As the 1990s progressed, death metal emerged as the clear next big thing. This came after nearly a decade of the music industry denying its existence, mocking it, and doing their best to conceal it. A number of them made overtures: if you could just drop the scary alienation, anger and post-human view of the world, maybe The Industry would work for you like it did for the Crue, AC/DC, etc. At this point, Chuck Schuldiner of Death was putting a lot of effort into making himself the founding father of death metal, and he fired his previous band for a mostly new group who came up with a heavy metal/death metal hybrid. That alone would have been bad, but what was worse was that he changed the music artistically as well as stylistically. The rage at a numb, callous and selfish world was replaced with personal drama, overplayed public compassion, and the kind of hollow rage that people sitting in air-conditioned homes direct at a world that “just doesn’t understand me.” Even worse, the music itself became saccharine. The wild lion of death metal became a neutered animal dependent on daily feedings of peer group approval. Not surprisingly, people loved it then and hardly mention it now.

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Morbid Angel – Domination

After the public hounding that Ilud Divinum Insanus received, most fans forgot the previous great Morbid Angel disappointment that essentially fragmented the band. Thousands of death metal bands languishing in obscurity perked up when they saw Far Beyond Driven flirt with Exhorder-styled extreme metal and still make hordes of money. In the timeless and impeccably insane logic of record labels, it was suggested that death metal bands take the same route even though it would mean abandoning their fans and yet not being able to fully dumb down enough for the brocore generation. Morbid Angel came out with this disaster of a fourth album in order to try to bridge the gap and ended up (predictably) failing both. Where previous Morbid Angel albums showed inventive songs, Domination featured one interesting riff per song slowed down and mated with another couple of sludgy, partially doomy, and unforgivably bouncy Pantera-styled riffs. To accommodate the injection of nonsense into death metal songs, Morbid Angel broke them down into simpler songs that resembled the happy go lucky “beer metal” songs of the past: verse-chorus, chanty foot-tapping title of song repeated, and an artistic outlook which more resembled wounded anger than any kind of delving toward a hidden truth. After this album, the band fell apart and reconstituted itself in new forms, trying to recapture some vein of composition that might appeal to lots of MTV-reprogrammed listeners and yet still be death metal. Much like Bigfoot and the perpetual motion machine, it might be out there somewhere, but as of yet Morbid Angel has not found it.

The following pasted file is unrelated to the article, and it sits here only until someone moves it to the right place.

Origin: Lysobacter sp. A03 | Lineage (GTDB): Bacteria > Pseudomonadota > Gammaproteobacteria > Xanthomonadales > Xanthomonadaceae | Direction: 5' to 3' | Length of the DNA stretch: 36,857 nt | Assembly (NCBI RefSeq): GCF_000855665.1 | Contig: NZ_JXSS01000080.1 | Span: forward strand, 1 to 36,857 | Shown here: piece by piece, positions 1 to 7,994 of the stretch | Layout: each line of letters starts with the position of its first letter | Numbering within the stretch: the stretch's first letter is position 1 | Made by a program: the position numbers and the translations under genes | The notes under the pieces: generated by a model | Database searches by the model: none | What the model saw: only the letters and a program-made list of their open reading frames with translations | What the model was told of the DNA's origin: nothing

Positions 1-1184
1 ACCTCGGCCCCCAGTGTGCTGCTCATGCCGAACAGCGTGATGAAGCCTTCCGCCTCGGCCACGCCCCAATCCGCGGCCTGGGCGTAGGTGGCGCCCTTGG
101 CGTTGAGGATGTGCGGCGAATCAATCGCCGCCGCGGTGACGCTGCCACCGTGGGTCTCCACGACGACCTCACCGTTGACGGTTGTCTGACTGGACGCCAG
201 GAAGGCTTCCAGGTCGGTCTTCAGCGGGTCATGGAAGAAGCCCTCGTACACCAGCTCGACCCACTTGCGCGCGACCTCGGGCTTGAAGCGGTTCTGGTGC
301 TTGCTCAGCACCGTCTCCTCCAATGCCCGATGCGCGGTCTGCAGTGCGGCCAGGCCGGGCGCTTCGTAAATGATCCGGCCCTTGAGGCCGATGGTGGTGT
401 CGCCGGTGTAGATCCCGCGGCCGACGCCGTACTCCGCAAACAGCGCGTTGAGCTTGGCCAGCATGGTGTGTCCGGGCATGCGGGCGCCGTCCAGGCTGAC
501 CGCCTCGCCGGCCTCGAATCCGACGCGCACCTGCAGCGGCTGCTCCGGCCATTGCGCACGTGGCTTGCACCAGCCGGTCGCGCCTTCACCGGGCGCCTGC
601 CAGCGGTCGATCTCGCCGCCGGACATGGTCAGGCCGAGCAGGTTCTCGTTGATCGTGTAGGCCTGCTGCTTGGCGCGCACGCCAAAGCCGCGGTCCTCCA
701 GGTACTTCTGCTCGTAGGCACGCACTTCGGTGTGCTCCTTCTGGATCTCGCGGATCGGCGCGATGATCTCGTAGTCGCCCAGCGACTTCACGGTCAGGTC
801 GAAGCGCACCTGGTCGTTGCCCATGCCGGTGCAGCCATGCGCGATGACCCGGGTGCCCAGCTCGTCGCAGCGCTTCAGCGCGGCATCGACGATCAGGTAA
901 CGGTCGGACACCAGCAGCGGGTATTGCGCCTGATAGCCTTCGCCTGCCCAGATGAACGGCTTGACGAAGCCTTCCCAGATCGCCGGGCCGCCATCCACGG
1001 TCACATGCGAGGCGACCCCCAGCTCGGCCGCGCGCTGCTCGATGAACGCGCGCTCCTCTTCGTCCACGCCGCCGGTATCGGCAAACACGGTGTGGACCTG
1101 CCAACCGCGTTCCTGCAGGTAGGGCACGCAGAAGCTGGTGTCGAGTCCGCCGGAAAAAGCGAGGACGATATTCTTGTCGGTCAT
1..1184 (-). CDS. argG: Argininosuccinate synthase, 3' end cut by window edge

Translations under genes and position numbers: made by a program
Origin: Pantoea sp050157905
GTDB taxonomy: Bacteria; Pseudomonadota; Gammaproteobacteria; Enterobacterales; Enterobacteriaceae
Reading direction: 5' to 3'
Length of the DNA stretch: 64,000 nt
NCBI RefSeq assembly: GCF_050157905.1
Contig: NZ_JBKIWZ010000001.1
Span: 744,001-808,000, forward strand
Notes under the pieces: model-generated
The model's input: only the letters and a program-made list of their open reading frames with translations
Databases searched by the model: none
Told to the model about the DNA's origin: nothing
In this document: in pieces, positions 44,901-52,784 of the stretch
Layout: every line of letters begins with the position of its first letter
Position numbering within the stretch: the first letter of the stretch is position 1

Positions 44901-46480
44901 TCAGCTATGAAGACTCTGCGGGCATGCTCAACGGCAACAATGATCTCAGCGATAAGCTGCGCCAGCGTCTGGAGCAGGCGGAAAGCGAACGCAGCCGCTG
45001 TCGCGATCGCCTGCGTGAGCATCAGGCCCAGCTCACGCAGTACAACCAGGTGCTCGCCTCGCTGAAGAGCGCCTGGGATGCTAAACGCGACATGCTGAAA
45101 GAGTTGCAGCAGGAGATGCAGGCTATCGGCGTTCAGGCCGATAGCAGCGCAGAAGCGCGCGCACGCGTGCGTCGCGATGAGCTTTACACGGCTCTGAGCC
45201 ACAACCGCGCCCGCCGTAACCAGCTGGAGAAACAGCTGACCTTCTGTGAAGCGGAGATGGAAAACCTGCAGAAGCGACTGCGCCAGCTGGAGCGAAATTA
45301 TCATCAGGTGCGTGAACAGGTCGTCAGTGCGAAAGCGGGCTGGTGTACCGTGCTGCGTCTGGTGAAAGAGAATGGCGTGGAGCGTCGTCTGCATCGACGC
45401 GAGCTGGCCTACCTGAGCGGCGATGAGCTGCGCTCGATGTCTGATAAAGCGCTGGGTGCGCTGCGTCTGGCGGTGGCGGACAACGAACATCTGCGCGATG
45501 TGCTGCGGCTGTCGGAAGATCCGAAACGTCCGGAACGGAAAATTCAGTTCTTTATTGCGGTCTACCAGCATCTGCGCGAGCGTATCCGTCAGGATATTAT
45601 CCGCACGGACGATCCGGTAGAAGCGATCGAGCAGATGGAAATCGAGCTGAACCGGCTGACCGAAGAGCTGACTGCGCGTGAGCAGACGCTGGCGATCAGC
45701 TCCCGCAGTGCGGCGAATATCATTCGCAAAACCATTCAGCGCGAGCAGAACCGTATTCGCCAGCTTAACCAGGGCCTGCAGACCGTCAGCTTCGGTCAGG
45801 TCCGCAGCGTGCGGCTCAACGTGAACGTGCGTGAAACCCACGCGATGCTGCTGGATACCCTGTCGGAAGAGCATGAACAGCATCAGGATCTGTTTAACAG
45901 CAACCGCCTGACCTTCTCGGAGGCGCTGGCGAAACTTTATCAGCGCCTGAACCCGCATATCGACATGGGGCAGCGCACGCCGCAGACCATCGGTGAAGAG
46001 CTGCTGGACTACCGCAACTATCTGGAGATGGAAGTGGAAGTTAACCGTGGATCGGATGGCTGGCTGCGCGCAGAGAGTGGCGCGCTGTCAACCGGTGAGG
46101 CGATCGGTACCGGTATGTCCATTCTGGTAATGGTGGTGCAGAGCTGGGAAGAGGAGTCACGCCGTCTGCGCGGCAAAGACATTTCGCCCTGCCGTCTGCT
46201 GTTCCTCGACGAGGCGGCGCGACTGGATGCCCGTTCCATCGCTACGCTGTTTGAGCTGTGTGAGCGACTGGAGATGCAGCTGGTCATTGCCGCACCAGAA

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Dimmu Borgir – Enthrone Darkness Triumphant